Labor pledges to increase apprentice numbers but business groups say the scheme is unlikely to help employers

Bill Shorten: Next federal election will be about small business

Labor has pledged to increase the amount of apprenticeship opportunities across the country, with a plan unveiled by opposition Leader Bill Shorten yesterday.

The Labor Party has promised to create an estimated 2,600 new apprenticeships if elected on July 2.

This will be accomplished by ensuring apprentices fill a proportion of jobs on Labor’s upcoming priority infrastructure projects.

The current target is one in 10 jobs, and the party has detailed further plans to create “tens of thousands more apprenticeship places in the years to come”.

Labor states that if elected, it will develop procurement rules for apprentices on projects with over $10 million capital expenditure.

On top of this, an online portal will be established to help provide apprentices jobs, and a new Apprentice Advocate will be appointed.

However, small businesses are unlikely to be among the beneficiaries of the scheme, warns Council of Small Business Australia chief executive Peter Strong.

“It’s not going to encourage diversity for small businesses, think of hairdressers, chefs, we need more skilled people in those areas,” Strong told SmartCompany.

“It’s difficult to employ apprentices if you’re a small business, so they have to make it small business friendly – and they’re not.”

The policy is Labor’s response to the decline in apprentice numbers since the last election, with Labor claiming the number of apprentices across the country has dropped by 120,000 during the Abbott-Turnbull government.

Meanwhile, the Coalition’s plan to increase jobs amongst young people comes in the form of its internship scheme.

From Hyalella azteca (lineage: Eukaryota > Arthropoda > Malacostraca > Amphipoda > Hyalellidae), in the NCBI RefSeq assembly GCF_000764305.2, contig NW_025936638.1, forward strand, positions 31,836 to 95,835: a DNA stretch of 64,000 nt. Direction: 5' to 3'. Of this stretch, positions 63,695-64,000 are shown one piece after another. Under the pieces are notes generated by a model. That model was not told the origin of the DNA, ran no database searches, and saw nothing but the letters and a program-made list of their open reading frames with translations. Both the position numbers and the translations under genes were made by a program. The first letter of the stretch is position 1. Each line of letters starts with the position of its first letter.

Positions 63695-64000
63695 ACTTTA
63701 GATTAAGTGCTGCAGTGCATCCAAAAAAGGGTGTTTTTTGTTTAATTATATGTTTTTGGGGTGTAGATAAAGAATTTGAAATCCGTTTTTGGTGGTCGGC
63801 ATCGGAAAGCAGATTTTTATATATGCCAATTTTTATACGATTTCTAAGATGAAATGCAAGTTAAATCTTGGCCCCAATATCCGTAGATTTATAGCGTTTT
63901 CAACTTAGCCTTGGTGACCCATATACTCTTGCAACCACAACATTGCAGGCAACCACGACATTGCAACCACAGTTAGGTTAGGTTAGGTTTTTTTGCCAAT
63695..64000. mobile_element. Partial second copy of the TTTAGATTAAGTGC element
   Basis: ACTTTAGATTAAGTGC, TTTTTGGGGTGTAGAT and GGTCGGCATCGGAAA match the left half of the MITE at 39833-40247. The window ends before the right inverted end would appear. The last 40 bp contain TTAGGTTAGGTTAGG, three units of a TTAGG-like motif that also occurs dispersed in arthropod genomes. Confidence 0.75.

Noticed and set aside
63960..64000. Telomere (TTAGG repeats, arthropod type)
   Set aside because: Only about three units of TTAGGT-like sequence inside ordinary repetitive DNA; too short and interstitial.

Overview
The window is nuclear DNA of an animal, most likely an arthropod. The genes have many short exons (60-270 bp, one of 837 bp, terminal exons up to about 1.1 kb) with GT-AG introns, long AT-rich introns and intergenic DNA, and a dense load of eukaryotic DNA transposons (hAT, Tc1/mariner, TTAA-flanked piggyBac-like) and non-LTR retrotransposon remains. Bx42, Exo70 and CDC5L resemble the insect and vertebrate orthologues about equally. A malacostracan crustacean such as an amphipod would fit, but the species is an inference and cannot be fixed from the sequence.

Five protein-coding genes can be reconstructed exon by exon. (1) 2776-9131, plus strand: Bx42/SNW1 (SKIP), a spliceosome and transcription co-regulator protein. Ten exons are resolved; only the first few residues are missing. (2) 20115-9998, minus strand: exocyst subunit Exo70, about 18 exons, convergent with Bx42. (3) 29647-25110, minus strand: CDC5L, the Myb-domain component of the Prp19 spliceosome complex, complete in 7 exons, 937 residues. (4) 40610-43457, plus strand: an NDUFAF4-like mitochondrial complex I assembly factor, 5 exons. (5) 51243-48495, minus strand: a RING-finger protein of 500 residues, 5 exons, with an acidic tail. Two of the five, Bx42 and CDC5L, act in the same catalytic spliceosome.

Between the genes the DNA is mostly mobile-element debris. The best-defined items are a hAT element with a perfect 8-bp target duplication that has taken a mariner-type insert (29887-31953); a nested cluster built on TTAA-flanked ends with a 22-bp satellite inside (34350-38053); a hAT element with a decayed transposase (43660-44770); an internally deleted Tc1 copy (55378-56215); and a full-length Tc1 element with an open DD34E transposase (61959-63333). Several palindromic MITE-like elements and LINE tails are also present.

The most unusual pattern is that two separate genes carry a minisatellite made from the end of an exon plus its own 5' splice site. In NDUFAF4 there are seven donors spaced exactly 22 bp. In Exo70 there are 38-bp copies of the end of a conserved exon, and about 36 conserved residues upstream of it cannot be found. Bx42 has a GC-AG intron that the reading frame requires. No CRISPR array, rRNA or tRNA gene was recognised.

Treasurer Scott Morrison outlined the plan in last month’s federal budget, with businesses to receive a $1000 payment for taking on an intern.

The intern will also be paid $200 fortnightly while participating in the internship.

The scheme has come under scrutiny, with some experts worried about the programs exploitability, and how likely it would be to actually increase employment.

In a statement, Australian Chamber of Commerce and Industry chief executive James Pearson said the Labor Party’s announcement was “heartening.”

However, Pearson was cautious, attributing the recent decline in apprenticeships to poor policy decisions and cost increases.

“The best solution is for government to work with all industry sectors to build the business case for employing apprentices, rather than setting quotas and increasing red tape in a sector that is already doing fairly well in offering apprenticeships,” Pearson said.

Pearson also said the “blame game” between political parties had to stop and both the Labor and the Coalition are responsible for the decline.

He believes a push for better opportunities for employers is what is needed.

“The next Federal Government must work with industry to reverse the fall in apprenticeship commencements by improving the business case for employers to offer opportunities, particularly to young people that need a reliable pathway from school or unemployment into work,” he said.


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